Height and weight were obtained using a standard stadiometer and electronic scale, respectively. BMI was calculated as weight (kg)/height (m2). Seated blood pressure was obtained after 5 min of quiet rest, on the right arm using an automatic sphygmomanometer.
Oral glucose tolerance test and blood analyses
A standard oral glucose tolerance test, consisting of a 75-g glucose load, was performed after fasting and blood was collected for measurement of lipids, glucose, insulin, C-reactive protein (CRP), interleukin-6 (IL-6), circulating oxidized low-density lipoprotein (oxLDL), and myeloperoxidase (MPO). Blood was collected every 30 min for a period of 2 h for measurement of glucose and insulin and at the 1- and 2-h time points for measurement of CRP, IL-6, oxLDL, and MPO. Fasting lipid profile, glucose, and insulin assays were conducted with standard procedures at the Fairview Diagnostic Laboratories, Fairview-University Medical Center (Minneapolis, MN), a Center for Disease Control and Prevention-certified laboratory. Insulin resistance was estimated by Matsuda index (28) and homeostasis model assessment for insulin resistance (29). Blood samples for plasma biomarkers were centrifuged and plasma was stored at −80 °C for a batched analysis at the end of the study. CRP, IL-6, oxLDL, and MPO levels were measured by enzyme-linked immunosorbent assay in the University of Minnesota Cytokine Reference Laboratory (Minneapolis, MN) (Clinical Laboratory Improvement Amendments licensed).
Measurement of endothelial function
Endothelial function was measured noninvasively by digital reactive hyperemia (EndoPAT 2000; Itamar Medical, Caesarea, Israel) at baseline (prior to glucose ingestion), 1- and 2-h following the glucose load. Endothelial function as assessed by this technique is nitric oxide-dependent (30), associated with coronary artery blood flow (31) and multiple cardiovascular risk factors (32), and independently predicts future cardiovascular events (5). After 10 min of quiet rest in the supine position, finger probes were placed on the index fingers of both hands to measure baseline and reactive hyperemic pulse amplitude. The probes inflate to apply a uniform pressure (10 mm Hg less than diastolic blood pressure) on the fingers and detect small pulse volume changes throughout the cardiac cycle. Following the collection of 5 min of baseline data, a blood pressure cuff on the upper forearm (just below the elbow) was inflated to a suprasystolic level for 5 min. Following cuff release, the change in pulse amplitude during reactive hyperemia was measured for 5 min. The ratio of the hyperemic and the baseline pulse amplitude (corrected for the same ratio on the control finger) was calculated and expressed as the reactive hyperemic index (RHI). Reproducibility of this technique in children is excellent. The mean difference in RHI measured 1 week apart was 0.12 and within subject variation was 0.16 (33).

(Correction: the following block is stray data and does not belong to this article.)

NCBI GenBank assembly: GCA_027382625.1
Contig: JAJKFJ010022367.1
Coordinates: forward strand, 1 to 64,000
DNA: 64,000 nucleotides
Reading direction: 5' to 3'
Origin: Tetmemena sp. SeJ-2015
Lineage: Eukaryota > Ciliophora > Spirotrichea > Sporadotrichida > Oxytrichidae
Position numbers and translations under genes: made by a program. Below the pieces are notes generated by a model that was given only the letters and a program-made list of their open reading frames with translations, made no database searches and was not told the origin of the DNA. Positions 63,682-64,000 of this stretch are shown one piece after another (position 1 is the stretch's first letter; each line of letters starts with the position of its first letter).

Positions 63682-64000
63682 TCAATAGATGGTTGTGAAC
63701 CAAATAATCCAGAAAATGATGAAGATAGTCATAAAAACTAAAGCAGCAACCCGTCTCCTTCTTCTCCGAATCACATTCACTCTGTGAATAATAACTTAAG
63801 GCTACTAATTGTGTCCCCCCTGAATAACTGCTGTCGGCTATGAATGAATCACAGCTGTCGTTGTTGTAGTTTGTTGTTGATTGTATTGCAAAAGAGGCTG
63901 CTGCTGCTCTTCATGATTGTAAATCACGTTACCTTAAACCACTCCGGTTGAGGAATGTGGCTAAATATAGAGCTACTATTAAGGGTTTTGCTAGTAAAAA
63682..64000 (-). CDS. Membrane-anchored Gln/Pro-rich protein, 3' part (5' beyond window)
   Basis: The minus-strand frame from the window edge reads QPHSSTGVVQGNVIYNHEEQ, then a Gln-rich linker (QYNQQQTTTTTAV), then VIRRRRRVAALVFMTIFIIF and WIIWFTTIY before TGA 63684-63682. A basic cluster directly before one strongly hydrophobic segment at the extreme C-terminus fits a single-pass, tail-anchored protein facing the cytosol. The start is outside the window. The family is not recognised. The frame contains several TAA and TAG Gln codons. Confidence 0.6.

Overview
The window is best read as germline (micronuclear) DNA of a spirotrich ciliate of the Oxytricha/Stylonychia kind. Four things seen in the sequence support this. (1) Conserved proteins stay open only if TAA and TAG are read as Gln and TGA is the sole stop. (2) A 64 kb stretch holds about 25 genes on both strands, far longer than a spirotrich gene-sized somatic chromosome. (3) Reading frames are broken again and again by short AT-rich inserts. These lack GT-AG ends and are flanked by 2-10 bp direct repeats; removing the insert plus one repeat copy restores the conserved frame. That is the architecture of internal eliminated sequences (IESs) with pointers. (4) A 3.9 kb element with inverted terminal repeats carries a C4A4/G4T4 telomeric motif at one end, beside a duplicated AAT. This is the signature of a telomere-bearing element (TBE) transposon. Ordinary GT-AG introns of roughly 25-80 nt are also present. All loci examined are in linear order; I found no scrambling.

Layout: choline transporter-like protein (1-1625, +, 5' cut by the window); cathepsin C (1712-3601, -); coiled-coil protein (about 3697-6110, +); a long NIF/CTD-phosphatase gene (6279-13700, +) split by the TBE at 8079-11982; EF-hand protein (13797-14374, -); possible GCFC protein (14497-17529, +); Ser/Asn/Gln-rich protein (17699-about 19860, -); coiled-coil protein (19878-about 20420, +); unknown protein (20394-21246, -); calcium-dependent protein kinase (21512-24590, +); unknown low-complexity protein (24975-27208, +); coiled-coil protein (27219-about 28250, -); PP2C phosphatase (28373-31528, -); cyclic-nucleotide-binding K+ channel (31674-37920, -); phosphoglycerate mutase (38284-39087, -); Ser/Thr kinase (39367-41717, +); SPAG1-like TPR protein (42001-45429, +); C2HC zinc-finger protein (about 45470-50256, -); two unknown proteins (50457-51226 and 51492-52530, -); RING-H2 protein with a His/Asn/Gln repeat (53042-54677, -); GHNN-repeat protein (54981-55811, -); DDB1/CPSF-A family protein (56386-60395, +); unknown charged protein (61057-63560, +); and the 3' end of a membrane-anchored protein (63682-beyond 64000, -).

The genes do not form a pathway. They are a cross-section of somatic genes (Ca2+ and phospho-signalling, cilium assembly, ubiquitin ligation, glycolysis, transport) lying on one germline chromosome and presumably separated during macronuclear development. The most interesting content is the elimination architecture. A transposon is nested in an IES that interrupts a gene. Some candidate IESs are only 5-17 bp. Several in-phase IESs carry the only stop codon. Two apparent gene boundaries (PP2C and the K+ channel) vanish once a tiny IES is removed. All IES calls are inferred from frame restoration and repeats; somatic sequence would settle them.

Repeated measures ANOVA, with Tukey post-tests, were used to compare RHI, CRP, IL-6, oxLDL, and MPO at baseline, 1-h, and 2-h during the oral glucose tolerance test. Pearson correlation analyses were performed to assess associations of glucose with RHI, CRP, IL-6, oxLDL, and MPO at 1-h and 2-h during the oral glucose tolerance test. Data are presented as mean ± s.d. P values <0.05 were considered statistically significant.
Clinical characteristics of participants are presented in Table 1. Mean age of the participants was 12.4 ± 2.6 years (50% females) and mean BMI was 37.9 ± 6.7 kg/m2. Known clinical diagnoses included 21 (62%) participants with acanthosis nigricans, five (15%) with hypertension, five (15%) with dyslipidemia, and three (9%) with sleep apnea. In addition, five (15%) of the participants had impaired glucose tolerance and none had impaired fasting glucose or type 2 diabetes mellitus. Compared to baseline (79.9 ± 6.4 mg/dl), glucose significantly increased at the 1-h (124.0 ± 30.4 mg/dl, P < 0.001) and 2-h (114.2 ± 21.0 mg/dl, P < 0.001) time points (Figure 1a). Compared to baseline (17.4 ± 11.5 mU/l), insulin significantly increased at the 1-h (107.5 ± 73.0 mU/l, P < 0.0001) and 2-h (108.4 ± 75.3 mU/l, P < 0.0001) time points (Figure 1b). Compared to baseline (1.73 ± 0.5), there were no significant differences in the 1-h (1.59 ± 0.5) and 2-h (1.64 ± 0.5) RHI (Figure 2). Similarly, there were no differences between baseline and 1-h and 2-h CRP (5.8 ± 5.1 mg/l vs. 5.4 ± 5.1 mg/l vs. 5.1 ± 4.4 mg/l, respectively), IL-6 (2.0 ± 0.9 pg/ml vs. 1.9 ± 1.0 pg/ml vs. 1.8 ± 0.8 pg/ml, respectively), and oxLDL (66.3 ± 13.1 U/l vs. 62.1 ± 11.3 U/l vs. 61.0 ± 11.3 U/l, respectively). Compared to baseline (67.4 ± 22.0 µg/l), MPO significantly decreased at the 1-h (60.8 ± 18.5 µg/l, P < 0.05) and 2-h (54.7 ± 20.3 µg/l, P < 0.001) time points. At the 1-h time point, glucose level was significantly inversely correlated with RHI (r = −0.40, P < 0.05). At the 2-h time point, glucose level was significantly correlated with MPO (r = 0.40, P < 0.05).
Table 1. Clinical characteristics
The main finding of this study is that obese children and adolescents do not demonstrate acute endothelial dysfunction or elevations in inflammation and oxidative stress following an oral glucose challenge. However, significant associations exist between the degree of postprandial hyperglycemia and both endothelial function and oxidative stress. The latter findings suggest that children with more severe blood glucose excursions in the postprandial setting, such as those observed in individuals with impaired glucose tolerance or frank type 2 diabetes, may experience a transient period (up to 2 h) of endothelial dysfunction and oxidative stress following carbohydrate consumption.